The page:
In the days of better journalism (remember that you are listening to a fellow who started as a young reporter 70 years ago) a well-written news story customarily started with the five W’s—who, what, when, where and why (I’m not sure about “why,” but remember I’m searching my memory for what constituted the “five W’s” 70 years ago).
Today, it is not uncommon to encounter a journalist who believes in strolling into a story, giving you the “hard news” when he gets around to it. Two recent examples:
The World-Herald story started with details recounting how Nebraska Cornhusker head football coach Mike Riley was eating breakfast in an Omaha hotel dining room. Detail after detail about Coach Riley and his breakfast.
I wondered why Coach Riley was having breakfast in a hotel dining room. Has he not really decided to settle down in Lincoln, living in a house as other Cornhusker coaches have done?
Well into the story—entirely too far into the story—we read that Riley’s hotel dining room use was a temporary phenomenon while waiting for the remodeling of the house which he and his wife had purchased.
Then there was The World-Herald story which suggested the success and effort—led by Nebraska farmers and ranchers—to change state policy in a way that reduces property taxes.
The obvious next question: What will replace the lost revenue spending for schools and local government reduced by the very substantial amount which will be required to make any significant reduction in property taxes?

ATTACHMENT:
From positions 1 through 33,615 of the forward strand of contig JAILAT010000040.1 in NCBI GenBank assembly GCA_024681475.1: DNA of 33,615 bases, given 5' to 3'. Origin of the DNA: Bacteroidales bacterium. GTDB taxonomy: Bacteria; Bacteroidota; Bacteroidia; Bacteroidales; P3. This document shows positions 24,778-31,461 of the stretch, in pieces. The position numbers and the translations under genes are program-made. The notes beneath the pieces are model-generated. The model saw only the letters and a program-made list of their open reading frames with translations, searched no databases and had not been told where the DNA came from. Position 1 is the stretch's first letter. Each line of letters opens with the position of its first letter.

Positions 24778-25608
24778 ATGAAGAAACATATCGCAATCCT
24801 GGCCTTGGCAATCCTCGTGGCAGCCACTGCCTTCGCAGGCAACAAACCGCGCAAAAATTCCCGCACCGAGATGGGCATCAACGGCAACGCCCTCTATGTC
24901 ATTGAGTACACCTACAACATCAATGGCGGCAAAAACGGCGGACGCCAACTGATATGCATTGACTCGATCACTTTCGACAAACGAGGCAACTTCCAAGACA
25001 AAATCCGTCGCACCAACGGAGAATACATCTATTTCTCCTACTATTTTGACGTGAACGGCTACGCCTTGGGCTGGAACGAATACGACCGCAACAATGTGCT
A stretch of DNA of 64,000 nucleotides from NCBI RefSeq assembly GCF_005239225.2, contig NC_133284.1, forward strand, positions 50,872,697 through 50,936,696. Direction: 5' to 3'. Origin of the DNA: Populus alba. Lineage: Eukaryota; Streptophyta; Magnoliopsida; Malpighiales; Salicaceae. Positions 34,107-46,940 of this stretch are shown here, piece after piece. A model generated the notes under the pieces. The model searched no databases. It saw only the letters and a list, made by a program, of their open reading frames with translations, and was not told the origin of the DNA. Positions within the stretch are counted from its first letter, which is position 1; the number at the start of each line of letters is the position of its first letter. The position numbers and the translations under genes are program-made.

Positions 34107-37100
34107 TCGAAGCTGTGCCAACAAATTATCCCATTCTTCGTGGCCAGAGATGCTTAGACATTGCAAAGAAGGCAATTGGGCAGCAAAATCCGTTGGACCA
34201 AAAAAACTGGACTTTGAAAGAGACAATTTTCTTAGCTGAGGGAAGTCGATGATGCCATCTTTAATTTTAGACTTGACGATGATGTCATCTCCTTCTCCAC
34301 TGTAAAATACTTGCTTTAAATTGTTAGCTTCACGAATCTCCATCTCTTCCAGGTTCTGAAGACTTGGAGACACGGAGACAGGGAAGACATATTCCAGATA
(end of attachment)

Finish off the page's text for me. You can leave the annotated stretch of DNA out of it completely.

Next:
Far into the story—I lost count of the number of paragraphs—came the confirmation of what a knowledgeable reader would have suspected: Other taxes will be increased.
What other taxes? No details, just a statement that the Legislature would study the matter.
It seems to me the most likely answer is to increase state and local taxes—predictably sales and income taxes—to make up for the lost property tax revenue.
Why in the world did the writer of the news story take so long to deal with the reality that if you’re going to make any significant reduction in property taxes, you are simply going to have to find ways to replace all—or at least the great majority—or the great bulk of the revenue lost by property tax reduction?
* * *
Huskers Made The Iowa Game
Closer Than They Deserved
This week’s comment on Husker football:
The Iowa Game was one the Huskers should have lost and they did. Iowa is exceptionally strong this year and the Huskers (although they really had a better team than the numbers showed) would have had to have a quarterback who didn’t throw four interceptions to beat the Hawkeyes.
Can the Huskers, with a 5-7 record, still get a bowl bid? Yes, surprisingly to me. Perhaps a demonstration that there are too many bowls.
# # #